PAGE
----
I wrote about PeerStreet for the first time back in March of 2017 after I had been invited to visit their HQ and interview their founders. Since then I have aggressively grown my investment accounts with them in a little less than five months. I want to take a deeper dive into the platform and the investments I’m holding in one of my two accounts (it’s a self-directed IRA).
Navigating the Platform
Assuming you have already set up your account (if not, you can do so here), the first screen you see after logging in is the investments tab that gives you a high-level view of your account as well as available investments:
One thing I have noticed is that new investments come in waves and it does take some time to become fully invested. The hard money lending space is a $16B market, according to the founders of PeerStreet, and they are constantly working on the supply of loans for investors. I can appreciate their challenge of doing this as a new platform, with a growing user base, in a way that does not diminish the quality of the investments that make it through the funnel.
When it comes to making investments, you have two options:
- You can manually invest in the loans that fit your requirements (I did this for the first seven loans I invested in); or
- You can set up automated investing (what I do now).
To give you an idea of how long it takes to become fully invested, my initial deposit into my self-directed IRA was $50,000 and it took about three weeks to become fully invested with the following automated investment criteria:
As you can see from the screenshot above, I have set the following criteria for my investments:
- Interest rate of 7% or greater
- Max LTV of 75% or less
- Loan term of 12 months or less
- $2,000 per loan
I’m confident that if I would have been open to longer-term loans that the time to become fully invested would have been less than three weeks.
The last piece of the platform that we will dive into is the Dashboard:
On the dashboard, you get a nice overview of your account along with a chart that shows you how much interest you have collected to date. You can see the lag time between when I opened my account sometime in March, to when interest started trickling in in April and building through June. Based on the mix of my current investments, I should be collecting about $400/month in interest.
Speaking of the mix of my investments, let’s take a look under the hood.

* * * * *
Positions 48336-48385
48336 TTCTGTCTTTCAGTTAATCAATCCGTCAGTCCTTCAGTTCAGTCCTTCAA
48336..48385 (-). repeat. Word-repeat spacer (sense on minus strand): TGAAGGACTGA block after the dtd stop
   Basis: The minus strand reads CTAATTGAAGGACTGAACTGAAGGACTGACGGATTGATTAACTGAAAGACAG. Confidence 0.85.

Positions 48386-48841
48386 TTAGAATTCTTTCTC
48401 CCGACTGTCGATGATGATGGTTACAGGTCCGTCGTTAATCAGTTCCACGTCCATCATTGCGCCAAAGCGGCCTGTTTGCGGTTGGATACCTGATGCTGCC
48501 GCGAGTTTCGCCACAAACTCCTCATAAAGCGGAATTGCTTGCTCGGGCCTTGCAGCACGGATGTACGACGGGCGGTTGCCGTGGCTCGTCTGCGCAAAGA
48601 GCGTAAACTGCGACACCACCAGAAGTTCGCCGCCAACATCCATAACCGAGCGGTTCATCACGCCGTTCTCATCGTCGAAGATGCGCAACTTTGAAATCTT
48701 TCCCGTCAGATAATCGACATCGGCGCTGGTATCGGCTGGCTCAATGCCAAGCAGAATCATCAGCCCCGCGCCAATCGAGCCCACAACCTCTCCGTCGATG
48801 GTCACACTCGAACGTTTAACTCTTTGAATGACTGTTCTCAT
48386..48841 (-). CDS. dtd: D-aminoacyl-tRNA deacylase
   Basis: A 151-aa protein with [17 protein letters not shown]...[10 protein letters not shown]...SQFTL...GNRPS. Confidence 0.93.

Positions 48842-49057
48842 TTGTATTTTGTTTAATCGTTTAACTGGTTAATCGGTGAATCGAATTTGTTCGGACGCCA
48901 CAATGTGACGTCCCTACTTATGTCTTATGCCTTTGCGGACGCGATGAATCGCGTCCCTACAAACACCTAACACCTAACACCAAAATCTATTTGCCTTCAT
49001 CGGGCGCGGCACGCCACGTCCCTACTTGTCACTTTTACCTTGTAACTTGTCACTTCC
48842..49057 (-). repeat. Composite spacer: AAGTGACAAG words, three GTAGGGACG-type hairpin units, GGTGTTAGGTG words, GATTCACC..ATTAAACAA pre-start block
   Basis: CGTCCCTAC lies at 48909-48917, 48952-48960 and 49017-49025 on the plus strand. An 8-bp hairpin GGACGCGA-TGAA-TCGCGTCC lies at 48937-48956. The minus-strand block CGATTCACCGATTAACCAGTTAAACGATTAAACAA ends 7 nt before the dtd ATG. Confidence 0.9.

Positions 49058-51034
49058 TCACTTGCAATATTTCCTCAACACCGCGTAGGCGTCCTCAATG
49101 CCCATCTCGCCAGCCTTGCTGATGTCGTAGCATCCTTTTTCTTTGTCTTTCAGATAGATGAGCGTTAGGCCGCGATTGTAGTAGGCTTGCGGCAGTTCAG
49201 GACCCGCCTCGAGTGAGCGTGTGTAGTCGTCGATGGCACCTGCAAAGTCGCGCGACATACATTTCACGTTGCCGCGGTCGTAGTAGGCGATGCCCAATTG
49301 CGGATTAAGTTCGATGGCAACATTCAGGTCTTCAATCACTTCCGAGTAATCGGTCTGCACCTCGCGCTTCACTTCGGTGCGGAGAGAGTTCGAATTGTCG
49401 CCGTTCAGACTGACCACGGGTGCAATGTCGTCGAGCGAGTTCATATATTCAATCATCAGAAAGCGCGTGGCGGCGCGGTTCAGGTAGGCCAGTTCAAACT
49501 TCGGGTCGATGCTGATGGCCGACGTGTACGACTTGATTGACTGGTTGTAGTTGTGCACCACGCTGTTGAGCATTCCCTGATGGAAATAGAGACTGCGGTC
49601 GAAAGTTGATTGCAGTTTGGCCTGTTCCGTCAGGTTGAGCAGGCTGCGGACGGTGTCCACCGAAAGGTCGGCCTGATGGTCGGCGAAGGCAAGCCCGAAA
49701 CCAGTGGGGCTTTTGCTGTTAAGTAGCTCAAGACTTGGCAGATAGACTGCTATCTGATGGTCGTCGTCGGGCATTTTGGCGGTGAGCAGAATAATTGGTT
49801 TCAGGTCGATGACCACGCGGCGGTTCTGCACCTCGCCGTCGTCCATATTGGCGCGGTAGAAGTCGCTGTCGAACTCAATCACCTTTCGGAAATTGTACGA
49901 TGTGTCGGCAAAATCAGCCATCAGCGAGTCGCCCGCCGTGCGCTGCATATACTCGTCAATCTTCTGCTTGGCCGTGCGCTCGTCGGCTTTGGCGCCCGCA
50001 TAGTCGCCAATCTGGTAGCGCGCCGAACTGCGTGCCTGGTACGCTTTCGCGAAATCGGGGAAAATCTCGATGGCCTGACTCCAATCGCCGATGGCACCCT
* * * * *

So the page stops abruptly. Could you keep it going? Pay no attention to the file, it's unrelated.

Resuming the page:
My Loan Portfolio on PeerStreet
When I first started writing this post, I was going to just take a screenshot directly from the “Positions” tab in the dashboard I shared above, but then realized that there were a few metrics that I wanted to be able to track and share with all of you. So I exported the positions to Excel and added the information I wanted to see and show.
I should point out that I chose to use $2,000 per loan based on the size of my account. As I mentioned above, I opened this account with $50,000, and I decided that I didn’t want any one loan to make up more than 5% of the portfolio. At the time, this put each loan at 4% of the total portfolio value. Since then I invested another $19,000 and some change, which has diluted the size of each loan to about 2.8% of the total portfolio value.
In the screenshot above, with my current investments, I added in two columns that don’t exist on the PeerStreet platform:
LTV – You get to see the LTV on the investment page, but for some reason, the developers have not carried this over to the positions page once it becomes an investment. I brought this in not only to see what the individual LTV’s were for each loan but because I also wanted to see what the weighted portfolio LTV was. My current mix has a weighted average LTV of 69%, which tells me that I have a 31% equity cushion shielding me from potential losses. I like that margin of safety!
Estimated Interest – The positions tab shows you the cumulative interest collected on each loan, but I also wanted to see the annualized interest, to get an idea of what I could expect on a forward 12-month run rate.
Total – The total at the bottom has some of the data points you see at the top of the positions page, but I added this in order to see the following: Total Investment, Average LTV, Average Interest Rate, Average Duration, and Run Rate of Anticipated Interest.
Note: You may be wondering why the total in the positions summary is different than the total you see in the other screenshots. This is really just timing of when I took the screenshots and when I put my spreadsheet together. I had collected additional interest by the time I pulled the spreadsheet together.
I do have another portfolio with PeerStreet that has about $7,000 in it. It is an after-tax account that I set up initially before my self-directed IRA. Because the interest on these investments will be taxed at ordinary income rates, I decided that it would be more efficient from a tax perspective to make a majority of these investments in a pre-tax account, especially given the high marginal tax rate I and Mrs. GYFG are currently in.
At this point, I don’t plan to add to the self-directed IRA, but rather just leave the automated investing turned on, and see how it performs over the next 12-24 months.
Is anyone else investing on the PeerStreet platform? What else do you look at? Are you using the automated investing feature?
– Gen Y Finance Guy
Personal Capital allows you to aggregate your entire financial life into one account. All you need to do to see all your accounts in one place is log in to Personal Capital and voila! But it doesn’t stop there. They even automatically classify all your income and expenses for you. You get a FREE and fully AUTOMATED tracking system!